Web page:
The global resurgence of measles has sparked renewed scientific interest in this old foe. The viral disease, which begins with fever, cough, and conjunctivitis before progressing to its signature spots and rashes, has flared up around the world, predominantly in communities where children have not been administered the measles vaccine.
Some scientists think the measles virus has the ability to wipe the immune system's "memory," reducing the body's ability to fight off old infections.
Over 1,200 cases have been reported in the U.S. this year, according to the CDC — a massive spike from last year and the most in almost three decades. Across the Atlantic, the BBC reports that the United Kingdom has officially lost its measles-free status again, just three years after the virus was declared eliminated from the country.
While the virus is most dangerous in children (a danger that can be easily avoided through a measles vaccination), it may also harbor a nasty side effect: some scientists think it has the ability to wipe the immune system's "memory," reducing the body's ability to fight off old infections.
If the theory — which is contested — turns out to be true, a measles infection could be less an isolated bout of illness and more a Pandora's box.
"Making You Play the Lottery Again"
Subscribe for More Stories on Medical Innovation
Michael Mina, an associate professor at Harvard's School of Epidemiology, is the leading voice on "immune amnesia," the theory that your body's immunity to past infections can be reduced or erased by certain diseases. Mina tells NPR that evidence is accumulating that the measles virus, in particular, may wipe out those immune memories.
When measles vaccination began in earnest in the early 1960s, scientists noticed a sharp decrease in fatalities among children, not just from measles but also a raft of other infectious diseases.
Rik L. de Swart
"The virus preferentially infects cells in the immune system that carry the memory of previously experienced infections,"
In 2015, Mina and his colleagues conducted an in-depth statistical analysis, hoovering up data from the 1940s onward, which found that deaths from other childhood infections also increased following a measles outbreak. In 2018, a team in Rotterdam found a similar correlation among the unvaccinated children of Orthodox Protestants who live in the "Dutch Bible Belt."
Michael Mina, associate professor at Harvard's School of Epidemiology
“Every time we don't die from an infection, we can basically think of it as, we got lucky,”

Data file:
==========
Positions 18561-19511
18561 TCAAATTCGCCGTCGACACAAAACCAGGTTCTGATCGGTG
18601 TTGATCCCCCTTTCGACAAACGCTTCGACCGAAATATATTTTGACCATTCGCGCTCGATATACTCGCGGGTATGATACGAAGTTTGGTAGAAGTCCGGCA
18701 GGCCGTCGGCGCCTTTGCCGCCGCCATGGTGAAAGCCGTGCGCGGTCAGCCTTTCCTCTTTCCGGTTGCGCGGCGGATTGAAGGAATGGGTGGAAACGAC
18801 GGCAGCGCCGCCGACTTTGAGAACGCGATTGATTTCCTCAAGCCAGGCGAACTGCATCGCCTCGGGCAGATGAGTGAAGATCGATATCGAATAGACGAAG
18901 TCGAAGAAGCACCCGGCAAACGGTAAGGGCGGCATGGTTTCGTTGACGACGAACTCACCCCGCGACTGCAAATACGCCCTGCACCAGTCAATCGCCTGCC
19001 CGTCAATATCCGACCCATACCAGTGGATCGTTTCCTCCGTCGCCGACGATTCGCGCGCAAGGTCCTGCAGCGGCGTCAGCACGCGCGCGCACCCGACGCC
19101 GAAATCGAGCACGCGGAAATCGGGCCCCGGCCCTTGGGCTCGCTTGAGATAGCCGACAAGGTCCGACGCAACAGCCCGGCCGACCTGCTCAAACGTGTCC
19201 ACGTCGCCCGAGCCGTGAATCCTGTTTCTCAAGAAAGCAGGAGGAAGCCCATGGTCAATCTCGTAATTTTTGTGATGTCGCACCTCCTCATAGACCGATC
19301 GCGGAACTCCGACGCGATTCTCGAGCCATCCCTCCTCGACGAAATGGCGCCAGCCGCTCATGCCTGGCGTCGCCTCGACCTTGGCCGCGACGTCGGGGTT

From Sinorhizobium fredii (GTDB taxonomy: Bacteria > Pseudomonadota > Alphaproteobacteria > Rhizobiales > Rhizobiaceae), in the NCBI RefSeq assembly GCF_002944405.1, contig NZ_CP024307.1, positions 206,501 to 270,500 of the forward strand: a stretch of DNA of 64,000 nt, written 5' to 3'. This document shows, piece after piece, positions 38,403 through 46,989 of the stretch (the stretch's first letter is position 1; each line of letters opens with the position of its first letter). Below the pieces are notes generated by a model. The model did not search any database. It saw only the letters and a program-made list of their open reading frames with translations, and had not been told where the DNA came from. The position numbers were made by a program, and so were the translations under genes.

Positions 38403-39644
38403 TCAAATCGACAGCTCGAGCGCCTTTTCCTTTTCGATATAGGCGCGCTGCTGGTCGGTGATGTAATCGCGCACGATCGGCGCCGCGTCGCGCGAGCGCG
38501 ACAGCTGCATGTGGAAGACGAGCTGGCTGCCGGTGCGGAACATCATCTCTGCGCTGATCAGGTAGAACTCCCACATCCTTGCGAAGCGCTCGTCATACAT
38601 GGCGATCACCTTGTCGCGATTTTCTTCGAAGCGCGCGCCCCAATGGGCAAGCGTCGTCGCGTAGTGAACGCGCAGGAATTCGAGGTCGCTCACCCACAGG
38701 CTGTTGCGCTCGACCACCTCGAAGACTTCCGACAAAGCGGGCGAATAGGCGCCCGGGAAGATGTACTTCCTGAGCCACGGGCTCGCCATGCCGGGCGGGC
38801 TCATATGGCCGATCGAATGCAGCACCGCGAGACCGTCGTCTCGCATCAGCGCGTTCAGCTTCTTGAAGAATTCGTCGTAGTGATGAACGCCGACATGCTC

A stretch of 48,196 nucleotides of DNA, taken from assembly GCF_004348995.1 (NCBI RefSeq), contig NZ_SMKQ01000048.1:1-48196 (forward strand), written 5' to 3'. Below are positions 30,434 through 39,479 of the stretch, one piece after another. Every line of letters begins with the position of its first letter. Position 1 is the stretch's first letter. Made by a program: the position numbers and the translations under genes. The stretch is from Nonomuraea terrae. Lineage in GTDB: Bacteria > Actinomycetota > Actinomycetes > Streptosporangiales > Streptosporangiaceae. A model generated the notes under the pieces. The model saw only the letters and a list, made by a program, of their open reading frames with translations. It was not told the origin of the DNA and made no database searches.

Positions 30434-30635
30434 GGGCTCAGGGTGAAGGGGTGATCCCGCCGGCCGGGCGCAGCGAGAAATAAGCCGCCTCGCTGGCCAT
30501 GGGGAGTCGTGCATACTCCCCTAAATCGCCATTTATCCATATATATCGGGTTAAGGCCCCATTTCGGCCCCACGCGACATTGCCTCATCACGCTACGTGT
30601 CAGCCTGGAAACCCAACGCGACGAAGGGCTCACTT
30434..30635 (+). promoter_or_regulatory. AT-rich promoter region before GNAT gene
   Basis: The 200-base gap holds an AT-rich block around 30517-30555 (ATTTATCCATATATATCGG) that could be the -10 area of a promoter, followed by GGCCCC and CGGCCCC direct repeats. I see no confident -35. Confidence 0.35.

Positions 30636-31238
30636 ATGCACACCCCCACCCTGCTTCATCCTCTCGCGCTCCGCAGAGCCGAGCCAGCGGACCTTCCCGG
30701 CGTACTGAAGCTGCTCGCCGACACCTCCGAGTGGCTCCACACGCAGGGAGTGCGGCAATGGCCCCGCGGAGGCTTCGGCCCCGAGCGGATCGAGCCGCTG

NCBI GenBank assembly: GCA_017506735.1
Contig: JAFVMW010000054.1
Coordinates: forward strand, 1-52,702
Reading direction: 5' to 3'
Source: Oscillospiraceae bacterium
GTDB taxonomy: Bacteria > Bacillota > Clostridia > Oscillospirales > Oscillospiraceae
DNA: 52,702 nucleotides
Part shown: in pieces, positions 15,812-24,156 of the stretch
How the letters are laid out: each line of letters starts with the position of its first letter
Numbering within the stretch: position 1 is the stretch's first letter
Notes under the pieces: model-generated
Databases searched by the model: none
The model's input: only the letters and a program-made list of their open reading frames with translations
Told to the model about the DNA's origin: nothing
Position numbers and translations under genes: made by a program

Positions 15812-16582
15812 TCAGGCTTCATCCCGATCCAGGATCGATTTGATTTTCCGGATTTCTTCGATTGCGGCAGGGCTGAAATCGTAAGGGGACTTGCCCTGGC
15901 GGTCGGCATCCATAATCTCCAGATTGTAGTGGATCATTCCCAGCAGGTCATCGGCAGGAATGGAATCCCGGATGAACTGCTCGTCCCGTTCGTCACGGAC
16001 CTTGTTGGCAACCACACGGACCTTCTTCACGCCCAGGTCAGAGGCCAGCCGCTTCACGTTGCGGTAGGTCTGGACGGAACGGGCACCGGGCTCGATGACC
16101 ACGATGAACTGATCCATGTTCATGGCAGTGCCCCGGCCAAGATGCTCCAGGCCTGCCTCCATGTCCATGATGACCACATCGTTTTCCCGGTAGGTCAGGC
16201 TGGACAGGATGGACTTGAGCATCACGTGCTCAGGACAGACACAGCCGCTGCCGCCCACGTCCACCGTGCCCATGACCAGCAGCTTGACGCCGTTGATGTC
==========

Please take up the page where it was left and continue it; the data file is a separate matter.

This correlation could have many explanations, but Mina and others point out that measles specifically targets the body's ability to defend itself.
"The virus preferentially infects cells in the immune system that carry the memory of previously experienced infections," Rik L. de Swart, the leader of the Dutch team, told Science News.
The immune amnesia theory hinges on this mechanism. If a lot of these cells — aptly named memory B and T cells — are killed off in the measles infection, it might degrade the immune system's defenses. Without its memory intact, the body becomes more vulnerable again to infections it has seen before.
"Every time we don't die from an infection, we can basically think of it as, we got lucky," Mina told NPR. When a child is infected with measles, the virus is "basically making you play the lottery again."
The Measles Vaccine Could be an Immunity Booster
Christine Stabell Benn, Professor of Global Health at the University of Southern Denmark, believes what Mina and de Swart are describing as immune amnesia may be just the opposite.
Benn suggests that the measles vaccine may provide a "non-specific immunity benefit," offering protection not just from measles but strengthening the immune system as a whole: "This is a pattern we've seen now for four live vaccines."
The BCG tuberculosis vaccine, the oral polio vaccine, and the smallpox vaccine have also been found to help beef up the immune system against pathogens other than their specific targets, Benn says. This demonstrated immune effect may better account for the patterns seen in Mina's data.
Studies Benn has co-authored have also found a general immune system strengthening in people who have received a measles vaccination. General immunity boosts from vaccines have even been observed across different types of pathogens: people who receive the tuberculosis vaccine—a disease caused by bacteria—have shown in experiments to have some increased resistance to the yellow fever virus. Needless to say, the differences between a virus and bacterium are vast and many.
Christine Stabell BennProfessor of Global Health, University of Southern Denmark
“This is a pattern we’ve seen now for four live vaccines.”
Creating opposing theories for the same problem is a feature of science, not a bug, and who wins matters less, from a public health perspective, than that the right answer is ultimately found. But the answer is not academic: the implications may be life or death. If the general immunity benefits of the smallpox vaccine were real, for instance, ceasing to use that vaccine when smallpox was eradicated may have left us more vulnerable to other diseases.
Ed. note: This piece has been updated from an earlier draft.